NASA Launches Mars Orbiter

CAPE CANAVERAL - A spacecraft blasted off Friday into
a golden early morning sky, beginning a mission to Mars to gather
more data on the Red Planet than all combined previous missions.

The Mars Reconnaissance Orbiter lifted off on an Atlas V rocket
on a seven-month journey to Mars.

"Surveying for the deepest insights into the mysterious
evolution of Mars!" NASA commentator George Diller said after

The launch went flawlessly. The booster rocket shut down and
dropped off into the Atlantic minutes after liftoff, and the
second-stage rocket separated less than an hour later, leading
workers at the launch control center to break into applause. A
short time later, two solar panels that will provide power during
the voyage unfolded from the orbiter.

"It couldn't have been any smoother," said launch manager
Chuck Dovale. The launch came just three days after space shuttle
Discovery completed its mission.

Circling the planet for at least four years, the orbiter is to
provide unparalleled information on Mars' weather, climate and
geology, which could aid possible future human exploration of the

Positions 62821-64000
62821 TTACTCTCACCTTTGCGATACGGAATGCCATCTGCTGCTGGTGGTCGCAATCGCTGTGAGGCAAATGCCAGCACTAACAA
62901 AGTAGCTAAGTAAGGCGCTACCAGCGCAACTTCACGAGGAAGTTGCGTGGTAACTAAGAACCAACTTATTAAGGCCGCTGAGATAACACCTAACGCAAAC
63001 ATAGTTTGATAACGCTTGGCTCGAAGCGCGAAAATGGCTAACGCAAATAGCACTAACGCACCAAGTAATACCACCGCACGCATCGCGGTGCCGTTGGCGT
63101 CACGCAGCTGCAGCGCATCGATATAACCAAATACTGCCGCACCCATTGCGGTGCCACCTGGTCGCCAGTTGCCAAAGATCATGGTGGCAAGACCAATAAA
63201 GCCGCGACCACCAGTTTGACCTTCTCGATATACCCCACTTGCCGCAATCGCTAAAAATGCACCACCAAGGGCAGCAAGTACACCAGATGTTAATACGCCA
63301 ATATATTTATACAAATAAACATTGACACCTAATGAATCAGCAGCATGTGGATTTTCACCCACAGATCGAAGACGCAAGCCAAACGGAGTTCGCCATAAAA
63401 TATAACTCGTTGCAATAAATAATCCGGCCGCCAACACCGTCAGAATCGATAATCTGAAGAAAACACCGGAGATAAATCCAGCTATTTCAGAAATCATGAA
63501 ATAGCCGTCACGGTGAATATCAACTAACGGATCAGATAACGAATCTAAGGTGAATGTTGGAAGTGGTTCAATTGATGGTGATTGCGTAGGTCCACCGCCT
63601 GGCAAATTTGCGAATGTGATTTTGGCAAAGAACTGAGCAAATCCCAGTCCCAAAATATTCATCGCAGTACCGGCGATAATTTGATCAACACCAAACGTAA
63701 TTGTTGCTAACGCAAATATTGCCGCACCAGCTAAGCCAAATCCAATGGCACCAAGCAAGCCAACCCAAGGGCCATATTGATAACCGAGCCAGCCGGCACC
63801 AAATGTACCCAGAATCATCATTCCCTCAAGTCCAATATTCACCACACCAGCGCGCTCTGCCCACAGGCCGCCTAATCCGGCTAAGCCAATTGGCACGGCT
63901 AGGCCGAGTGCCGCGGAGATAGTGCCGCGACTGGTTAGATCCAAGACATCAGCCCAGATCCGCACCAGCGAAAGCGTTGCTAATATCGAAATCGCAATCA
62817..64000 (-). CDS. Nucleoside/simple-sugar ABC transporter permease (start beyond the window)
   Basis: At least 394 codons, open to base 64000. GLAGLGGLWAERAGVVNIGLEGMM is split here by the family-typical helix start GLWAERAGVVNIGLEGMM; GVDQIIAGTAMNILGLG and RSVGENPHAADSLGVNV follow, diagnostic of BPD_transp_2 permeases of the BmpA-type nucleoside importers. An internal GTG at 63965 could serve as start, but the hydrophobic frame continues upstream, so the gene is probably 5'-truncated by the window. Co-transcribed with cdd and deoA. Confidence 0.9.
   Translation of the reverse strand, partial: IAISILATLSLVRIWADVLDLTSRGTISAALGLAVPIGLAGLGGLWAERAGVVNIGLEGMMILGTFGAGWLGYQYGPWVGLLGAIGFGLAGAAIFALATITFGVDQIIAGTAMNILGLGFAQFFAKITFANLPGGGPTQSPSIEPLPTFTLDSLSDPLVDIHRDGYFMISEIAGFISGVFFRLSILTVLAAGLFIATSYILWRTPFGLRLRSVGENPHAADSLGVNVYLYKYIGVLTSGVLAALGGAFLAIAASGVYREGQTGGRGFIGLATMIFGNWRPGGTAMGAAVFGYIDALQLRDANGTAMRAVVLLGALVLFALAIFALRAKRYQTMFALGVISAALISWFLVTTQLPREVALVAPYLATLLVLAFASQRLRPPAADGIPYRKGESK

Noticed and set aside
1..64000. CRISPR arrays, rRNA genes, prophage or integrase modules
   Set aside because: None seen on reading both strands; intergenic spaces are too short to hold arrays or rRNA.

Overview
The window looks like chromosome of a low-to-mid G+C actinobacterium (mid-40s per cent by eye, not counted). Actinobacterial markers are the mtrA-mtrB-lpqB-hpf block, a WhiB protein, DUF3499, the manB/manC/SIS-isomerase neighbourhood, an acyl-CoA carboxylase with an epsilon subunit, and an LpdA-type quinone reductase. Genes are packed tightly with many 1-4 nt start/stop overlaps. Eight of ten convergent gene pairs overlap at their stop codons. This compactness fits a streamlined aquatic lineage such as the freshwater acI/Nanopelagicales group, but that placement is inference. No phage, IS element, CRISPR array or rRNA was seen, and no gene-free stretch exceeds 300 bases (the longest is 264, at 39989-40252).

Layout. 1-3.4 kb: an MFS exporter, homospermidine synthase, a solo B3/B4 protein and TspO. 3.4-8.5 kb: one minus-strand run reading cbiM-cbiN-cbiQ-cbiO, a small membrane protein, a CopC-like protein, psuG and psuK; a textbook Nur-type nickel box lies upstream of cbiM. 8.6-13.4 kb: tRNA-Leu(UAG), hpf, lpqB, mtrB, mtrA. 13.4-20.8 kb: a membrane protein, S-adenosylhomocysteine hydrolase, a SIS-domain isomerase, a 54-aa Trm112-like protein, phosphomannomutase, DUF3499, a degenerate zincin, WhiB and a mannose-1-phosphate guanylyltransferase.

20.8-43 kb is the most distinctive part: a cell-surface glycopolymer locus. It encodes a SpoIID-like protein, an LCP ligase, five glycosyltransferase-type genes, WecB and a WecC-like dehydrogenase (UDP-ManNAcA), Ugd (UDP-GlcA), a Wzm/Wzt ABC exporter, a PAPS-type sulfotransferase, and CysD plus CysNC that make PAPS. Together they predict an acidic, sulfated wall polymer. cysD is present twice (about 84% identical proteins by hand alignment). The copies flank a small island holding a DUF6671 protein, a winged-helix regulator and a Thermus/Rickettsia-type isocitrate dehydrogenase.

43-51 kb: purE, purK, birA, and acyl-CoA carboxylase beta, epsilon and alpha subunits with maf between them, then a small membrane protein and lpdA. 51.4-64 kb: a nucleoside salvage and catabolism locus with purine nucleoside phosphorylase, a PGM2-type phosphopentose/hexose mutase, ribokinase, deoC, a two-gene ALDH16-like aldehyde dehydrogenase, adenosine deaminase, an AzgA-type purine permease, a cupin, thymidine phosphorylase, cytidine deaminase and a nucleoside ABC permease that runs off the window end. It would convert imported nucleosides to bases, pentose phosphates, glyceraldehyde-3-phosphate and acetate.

Red Planet.

The $720 million mission is divided into two parts.

During its first two years, the orbiter will help build on
NASA's knowledge of the history of ice on the planet. The planet is
cold and dry with large caps of frozen water at its poles. But
scientists think it was a wetter and possibly warmer place eons ago
- conditions that might have been conducive to life. Scientists are
also trying to determine if it could support future human outposts.

Equipped with the largest telescopic camera ever sent to another
planet, the orbiter also will collect data that will help NASA plan
where to land two robotic explorers later this decade. The Phoenix
Mars Scout, in search of organic chemicals, will be launched in
2007, and the Mars Science Laboratory will follow two years later.

During the second phase of its mission, the orbiter will serve
as a communications messenger between the robotic explorers on Mars
and Earth. The reconnaissance orbiter has a powerful antenna that
can transmit 10 times more data per minute than the current trio of
satellites positioned around the planet - NASA's Global Surveyor
and Mars Odyssey and the European Space Agency's Mars Express.

Two NASA rovers launched in 2003, Spirit and Opportunity,
continue to roam the planet and may be the first to relay
information back to Earth via the reconnaissance orbiter.

The orbiter is loaded with two cameras that will provide
high-resolution images and global maps of Martian weather, a
spectrometer that will identify water-related minerals and a
radiometer to measure atmospheric dust. The Italian Space Agency
has provided ground-penetrating radar that will peer beneath the
surface of layers of rocks or ice.

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